Roman Catholic bishops in Slovakia are not happy with the Las Vegas-based gambling group Harrah’s Entertainment. The group is set to build Europe’s largest mega-casino complex just outside of Bratislava. While the proposed casino is fully compliant with Slovakian gambling laws, the church is “opposed in principle” to all forms of gambling, and are against the project on all fronts.
“Games of hazard are ethically questionable,” say the bishops. “They damage the person and society, and the economic benefits flowing from them are highly doubtful.” Slovakia is already host to more than a dozen casinos, but nothing on the scale of the Harrah’s project.
The new casino complex will be erected on a 30 hectare (74 acre) plot in Jarovce, south of Bratislava and very close to the Austrian border. Slovak Prime Minister Robert Fico backs the project, which is expected to be completed by 2015. The complex will cost $2.2 billion to erect, and will include shopping malls, hotels and adventure parks.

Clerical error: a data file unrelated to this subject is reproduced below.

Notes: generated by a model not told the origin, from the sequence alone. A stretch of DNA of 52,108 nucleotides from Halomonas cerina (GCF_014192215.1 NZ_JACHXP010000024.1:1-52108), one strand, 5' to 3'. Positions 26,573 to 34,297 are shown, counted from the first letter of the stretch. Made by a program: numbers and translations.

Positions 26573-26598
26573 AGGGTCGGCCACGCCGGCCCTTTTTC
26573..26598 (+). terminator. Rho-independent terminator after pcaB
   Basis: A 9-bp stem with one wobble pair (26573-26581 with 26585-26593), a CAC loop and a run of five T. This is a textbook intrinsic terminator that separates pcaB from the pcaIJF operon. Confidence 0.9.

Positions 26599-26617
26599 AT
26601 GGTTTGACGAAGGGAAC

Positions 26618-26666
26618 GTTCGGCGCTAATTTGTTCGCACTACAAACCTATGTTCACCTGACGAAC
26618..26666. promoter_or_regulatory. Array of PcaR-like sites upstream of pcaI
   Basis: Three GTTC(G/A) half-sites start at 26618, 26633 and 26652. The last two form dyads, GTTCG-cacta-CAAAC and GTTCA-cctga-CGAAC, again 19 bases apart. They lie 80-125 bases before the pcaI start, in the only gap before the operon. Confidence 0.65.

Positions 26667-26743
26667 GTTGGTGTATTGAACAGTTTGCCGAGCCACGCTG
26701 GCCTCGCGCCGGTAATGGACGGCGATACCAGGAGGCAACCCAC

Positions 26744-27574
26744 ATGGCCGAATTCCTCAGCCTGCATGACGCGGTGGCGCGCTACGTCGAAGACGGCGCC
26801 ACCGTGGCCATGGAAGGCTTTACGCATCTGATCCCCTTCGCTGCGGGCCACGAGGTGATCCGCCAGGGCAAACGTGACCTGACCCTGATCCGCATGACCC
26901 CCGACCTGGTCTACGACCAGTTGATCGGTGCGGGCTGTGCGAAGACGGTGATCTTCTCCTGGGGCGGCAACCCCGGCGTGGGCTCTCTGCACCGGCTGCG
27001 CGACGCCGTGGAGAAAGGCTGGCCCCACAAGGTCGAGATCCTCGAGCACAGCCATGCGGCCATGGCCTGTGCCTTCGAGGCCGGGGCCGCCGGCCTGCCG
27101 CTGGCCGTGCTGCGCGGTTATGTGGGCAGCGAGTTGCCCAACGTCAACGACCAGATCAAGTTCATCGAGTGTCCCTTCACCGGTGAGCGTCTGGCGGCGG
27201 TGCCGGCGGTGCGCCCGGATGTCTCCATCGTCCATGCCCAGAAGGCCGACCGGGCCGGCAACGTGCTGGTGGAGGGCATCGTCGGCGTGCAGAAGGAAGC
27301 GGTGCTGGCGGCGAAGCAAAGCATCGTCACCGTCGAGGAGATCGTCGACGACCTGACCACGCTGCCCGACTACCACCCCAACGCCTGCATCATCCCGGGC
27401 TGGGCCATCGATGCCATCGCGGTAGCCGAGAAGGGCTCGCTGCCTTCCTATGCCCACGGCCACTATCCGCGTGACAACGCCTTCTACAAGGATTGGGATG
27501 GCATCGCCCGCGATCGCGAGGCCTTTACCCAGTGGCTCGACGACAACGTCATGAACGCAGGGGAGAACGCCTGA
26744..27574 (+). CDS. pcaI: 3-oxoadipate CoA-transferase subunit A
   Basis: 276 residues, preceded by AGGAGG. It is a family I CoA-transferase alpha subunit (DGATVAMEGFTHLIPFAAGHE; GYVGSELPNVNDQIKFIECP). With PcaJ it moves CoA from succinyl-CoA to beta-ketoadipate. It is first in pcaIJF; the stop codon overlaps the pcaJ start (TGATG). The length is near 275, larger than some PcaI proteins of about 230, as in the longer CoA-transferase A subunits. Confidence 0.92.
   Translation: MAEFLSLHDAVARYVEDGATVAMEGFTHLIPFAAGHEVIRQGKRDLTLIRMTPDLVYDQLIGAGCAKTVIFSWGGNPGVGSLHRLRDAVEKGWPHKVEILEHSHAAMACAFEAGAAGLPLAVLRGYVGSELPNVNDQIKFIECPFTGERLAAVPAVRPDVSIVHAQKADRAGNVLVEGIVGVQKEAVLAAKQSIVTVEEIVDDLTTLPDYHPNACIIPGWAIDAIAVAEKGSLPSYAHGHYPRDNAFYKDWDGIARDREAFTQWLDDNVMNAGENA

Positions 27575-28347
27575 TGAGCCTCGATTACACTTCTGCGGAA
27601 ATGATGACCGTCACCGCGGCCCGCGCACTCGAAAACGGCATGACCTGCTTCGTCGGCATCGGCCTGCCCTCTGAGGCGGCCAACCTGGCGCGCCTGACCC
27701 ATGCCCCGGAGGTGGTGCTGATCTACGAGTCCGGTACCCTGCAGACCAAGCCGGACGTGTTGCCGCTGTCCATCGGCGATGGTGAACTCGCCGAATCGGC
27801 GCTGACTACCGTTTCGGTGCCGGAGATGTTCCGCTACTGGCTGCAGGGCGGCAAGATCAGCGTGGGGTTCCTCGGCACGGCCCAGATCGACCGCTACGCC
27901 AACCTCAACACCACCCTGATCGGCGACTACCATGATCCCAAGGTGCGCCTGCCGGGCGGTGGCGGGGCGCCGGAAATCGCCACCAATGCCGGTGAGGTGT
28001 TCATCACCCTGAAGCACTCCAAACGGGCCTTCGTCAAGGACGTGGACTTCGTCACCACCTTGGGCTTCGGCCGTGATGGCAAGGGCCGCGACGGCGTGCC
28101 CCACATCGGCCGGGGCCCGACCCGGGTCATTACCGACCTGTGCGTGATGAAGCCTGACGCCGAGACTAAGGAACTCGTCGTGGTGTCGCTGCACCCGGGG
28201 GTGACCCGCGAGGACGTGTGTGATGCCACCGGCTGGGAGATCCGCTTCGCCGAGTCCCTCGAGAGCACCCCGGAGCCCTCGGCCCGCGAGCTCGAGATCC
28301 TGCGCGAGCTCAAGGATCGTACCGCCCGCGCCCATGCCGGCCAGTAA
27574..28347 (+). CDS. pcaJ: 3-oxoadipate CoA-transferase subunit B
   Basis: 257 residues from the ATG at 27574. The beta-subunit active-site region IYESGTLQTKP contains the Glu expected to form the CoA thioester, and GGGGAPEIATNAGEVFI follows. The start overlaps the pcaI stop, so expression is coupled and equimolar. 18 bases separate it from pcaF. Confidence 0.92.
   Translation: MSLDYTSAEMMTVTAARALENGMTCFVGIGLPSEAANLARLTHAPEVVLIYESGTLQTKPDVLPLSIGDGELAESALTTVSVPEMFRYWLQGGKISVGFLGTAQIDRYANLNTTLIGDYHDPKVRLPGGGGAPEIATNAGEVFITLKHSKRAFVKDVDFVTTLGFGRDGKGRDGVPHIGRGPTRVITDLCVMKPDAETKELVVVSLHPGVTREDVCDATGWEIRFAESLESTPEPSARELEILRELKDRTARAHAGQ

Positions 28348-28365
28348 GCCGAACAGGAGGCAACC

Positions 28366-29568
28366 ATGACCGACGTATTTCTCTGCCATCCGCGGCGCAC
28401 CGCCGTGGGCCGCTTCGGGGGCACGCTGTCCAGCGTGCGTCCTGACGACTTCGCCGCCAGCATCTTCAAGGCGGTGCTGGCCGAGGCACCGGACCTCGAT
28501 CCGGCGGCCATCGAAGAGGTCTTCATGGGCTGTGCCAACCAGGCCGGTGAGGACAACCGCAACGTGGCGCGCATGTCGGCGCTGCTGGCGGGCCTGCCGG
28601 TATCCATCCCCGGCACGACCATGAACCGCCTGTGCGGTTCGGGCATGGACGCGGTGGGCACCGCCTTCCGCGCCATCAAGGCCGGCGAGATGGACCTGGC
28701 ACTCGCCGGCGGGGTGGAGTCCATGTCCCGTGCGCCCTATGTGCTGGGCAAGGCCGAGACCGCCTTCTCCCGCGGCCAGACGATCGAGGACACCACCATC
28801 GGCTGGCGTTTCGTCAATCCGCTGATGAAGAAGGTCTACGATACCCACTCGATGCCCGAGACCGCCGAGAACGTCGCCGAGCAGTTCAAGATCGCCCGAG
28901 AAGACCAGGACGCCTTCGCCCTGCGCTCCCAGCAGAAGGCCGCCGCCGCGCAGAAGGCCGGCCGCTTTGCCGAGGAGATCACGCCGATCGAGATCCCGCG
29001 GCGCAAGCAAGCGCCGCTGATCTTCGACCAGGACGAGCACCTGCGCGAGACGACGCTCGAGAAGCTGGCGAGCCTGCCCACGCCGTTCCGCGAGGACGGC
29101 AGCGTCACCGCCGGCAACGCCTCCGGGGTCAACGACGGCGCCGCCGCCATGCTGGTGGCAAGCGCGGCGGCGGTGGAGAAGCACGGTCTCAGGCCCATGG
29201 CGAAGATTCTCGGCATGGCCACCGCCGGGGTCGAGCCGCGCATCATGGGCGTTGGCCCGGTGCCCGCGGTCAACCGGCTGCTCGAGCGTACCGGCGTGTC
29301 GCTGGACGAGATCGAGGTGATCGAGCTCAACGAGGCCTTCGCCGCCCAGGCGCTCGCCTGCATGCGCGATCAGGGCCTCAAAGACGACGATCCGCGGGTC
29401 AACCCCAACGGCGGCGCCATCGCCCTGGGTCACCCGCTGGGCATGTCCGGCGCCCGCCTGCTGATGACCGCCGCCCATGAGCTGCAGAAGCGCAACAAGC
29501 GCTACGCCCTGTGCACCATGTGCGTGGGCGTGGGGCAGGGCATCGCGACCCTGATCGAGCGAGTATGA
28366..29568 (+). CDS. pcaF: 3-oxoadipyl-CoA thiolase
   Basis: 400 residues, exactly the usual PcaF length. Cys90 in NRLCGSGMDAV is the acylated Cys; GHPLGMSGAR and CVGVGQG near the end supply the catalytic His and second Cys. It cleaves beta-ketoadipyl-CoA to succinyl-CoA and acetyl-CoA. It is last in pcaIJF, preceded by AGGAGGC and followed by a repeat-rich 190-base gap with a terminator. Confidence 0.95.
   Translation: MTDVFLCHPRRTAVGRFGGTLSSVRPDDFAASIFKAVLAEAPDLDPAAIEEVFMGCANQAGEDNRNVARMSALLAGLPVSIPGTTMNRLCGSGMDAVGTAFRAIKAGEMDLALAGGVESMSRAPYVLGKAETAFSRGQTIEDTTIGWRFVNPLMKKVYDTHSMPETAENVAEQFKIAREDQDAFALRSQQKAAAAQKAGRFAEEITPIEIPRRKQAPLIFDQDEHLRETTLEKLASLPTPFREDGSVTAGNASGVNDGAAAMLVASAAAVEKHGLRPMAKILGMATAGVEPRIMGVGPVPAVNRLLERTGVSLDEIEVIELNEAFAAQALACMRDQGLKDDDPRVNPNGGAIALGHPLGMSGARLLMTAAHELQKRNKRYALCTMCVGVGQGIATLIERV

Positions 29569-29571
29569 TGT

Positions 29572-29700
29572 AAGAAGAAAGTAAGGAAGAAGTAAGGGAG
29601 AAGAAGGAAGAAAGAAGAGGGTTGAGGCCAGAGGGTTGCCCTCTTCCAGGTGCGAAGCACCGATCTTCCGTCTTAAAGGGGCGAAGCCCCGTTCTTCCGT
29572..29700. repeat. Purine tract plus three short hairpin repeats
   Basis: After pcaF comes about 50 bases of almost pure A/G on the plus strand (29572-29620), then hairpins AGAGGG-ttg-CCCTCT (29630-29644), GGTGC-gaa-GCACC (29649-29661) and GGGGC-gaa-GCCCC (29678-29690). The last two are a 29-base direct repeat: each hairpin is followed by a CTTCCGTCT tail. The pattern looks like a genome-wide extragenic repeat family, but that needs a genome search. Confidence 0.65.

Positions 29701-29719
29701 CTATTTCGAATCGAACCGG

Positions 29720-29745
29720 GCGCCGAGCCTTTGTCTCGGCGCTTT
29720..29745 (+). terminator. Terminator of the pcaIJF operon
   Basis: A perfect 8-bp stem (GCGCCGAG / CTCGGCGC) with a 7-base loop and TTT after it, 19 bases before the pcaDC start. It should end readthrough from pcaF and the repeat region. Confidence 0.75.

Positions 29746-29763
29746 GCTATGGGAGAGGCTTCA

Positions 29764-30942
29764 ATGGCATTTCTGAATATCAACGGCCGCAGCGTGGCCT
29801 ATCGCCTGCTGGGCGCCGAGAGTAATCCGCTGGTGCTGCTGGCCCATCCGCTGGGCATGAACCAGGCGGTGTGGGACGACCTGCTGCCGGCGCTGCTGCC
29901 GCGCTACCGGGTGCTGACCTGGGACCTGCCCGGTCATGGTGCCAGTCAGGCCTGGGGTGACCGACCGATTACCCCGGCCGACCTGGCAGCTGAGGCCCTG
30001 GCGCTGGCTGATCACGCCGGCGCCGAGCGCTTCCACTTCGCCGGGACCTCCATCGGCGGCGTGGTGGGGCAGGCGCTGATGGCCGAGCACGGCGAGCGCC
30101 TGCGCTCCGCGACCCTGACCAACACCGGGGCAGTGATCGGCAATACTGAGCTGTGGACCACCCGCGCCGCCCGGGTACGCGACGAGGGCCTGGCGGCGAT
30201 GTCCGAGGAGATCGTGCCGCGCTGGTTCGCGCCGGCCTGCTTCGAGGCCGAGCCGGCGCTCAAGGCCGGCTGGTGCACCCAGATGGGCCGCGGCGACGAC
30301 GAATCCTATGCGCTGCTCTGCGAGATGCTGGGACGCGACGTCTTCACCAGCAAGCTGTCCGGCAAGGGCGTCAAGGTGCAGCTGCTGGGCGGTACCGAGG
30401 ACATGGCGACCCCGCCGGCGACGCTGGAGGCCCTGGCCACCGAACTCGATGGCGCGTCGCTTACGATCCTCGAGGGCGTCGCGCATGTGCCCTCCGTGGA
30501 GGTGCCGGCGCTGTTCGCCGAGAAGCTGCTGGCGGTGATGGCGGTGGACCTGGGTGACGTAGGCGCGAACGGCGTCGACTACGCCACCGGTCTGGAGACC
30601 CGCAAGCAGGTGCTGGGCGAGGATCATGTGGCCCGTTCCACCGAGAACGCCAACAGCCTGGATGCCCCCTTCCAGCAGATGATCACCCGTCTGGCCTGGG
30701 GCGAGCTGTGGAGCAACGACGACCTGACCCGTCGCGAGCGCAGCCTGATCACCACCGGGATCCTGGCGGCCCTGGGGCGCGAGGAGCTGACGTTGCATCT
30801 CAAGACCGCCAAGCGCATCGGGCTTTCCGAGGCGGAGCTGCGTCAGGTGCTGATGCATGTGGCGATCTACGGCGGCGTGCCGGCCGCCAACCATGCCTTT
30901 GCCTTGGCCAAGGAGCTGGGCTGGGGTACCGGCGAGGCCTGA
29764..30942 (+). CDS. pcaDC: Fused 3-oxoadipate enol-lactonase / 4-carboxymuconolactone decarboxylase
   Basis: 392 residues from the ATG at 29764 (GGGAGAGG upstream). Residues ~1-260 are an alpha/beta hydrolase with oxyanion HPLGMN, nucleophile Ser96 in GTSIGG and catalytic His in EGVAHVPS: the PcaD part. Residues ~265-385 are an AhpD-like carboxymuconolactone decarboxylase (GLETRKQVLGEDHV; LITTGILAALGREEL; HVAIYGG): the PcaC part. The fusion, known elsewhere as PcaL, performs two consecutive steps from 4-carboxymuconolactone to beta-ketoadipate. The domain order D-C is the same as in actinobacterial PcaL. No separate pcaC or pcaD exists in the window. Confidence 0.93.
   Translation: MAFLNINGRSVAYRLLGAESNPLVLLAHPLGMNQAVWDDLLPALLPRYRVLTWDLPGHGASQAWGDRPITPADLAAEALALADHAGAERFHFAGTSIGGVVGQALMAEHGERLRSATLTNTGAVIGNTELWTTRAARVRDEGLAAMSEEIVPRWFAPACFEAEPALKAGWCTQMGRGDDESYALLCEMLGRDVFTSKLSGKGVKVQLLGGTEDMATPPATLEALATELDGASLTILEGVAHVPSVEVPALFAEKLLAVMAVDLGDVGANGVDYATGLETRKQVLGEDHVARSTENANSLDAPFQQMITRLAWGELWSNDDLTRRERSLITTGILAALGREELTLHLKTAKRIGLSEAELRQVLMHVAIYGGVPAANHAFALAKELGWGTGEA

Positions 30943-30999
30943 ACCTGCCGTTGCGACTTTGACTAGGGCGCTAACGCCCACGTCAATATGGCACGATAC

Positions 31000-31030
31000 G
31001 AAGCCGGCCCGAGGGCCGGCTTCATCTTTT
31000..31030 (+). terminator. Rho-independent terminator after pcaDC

The economic potential of the project is clear. The casino complex is expected to attract five million tourists each year, and would create 28 000 new jobs. The state would benefit from a 19 percent tax levied on the establishment.
Gambling is permitted throughout Slovakia. Slot machines can be found in local pubs and coffee houses, while hundreds of sports betting shops dot the streets of the country’s cities. Online gambling in Slovakia, while legal, has not caught on as strongly as land-based gambling. This is mostly because of the lack of locally-hosted internet casinos. Many Slovakians do, however, gamble on websites hosted in other countries, and there are a number of online gaming sites that offer their services in the Slovakian language.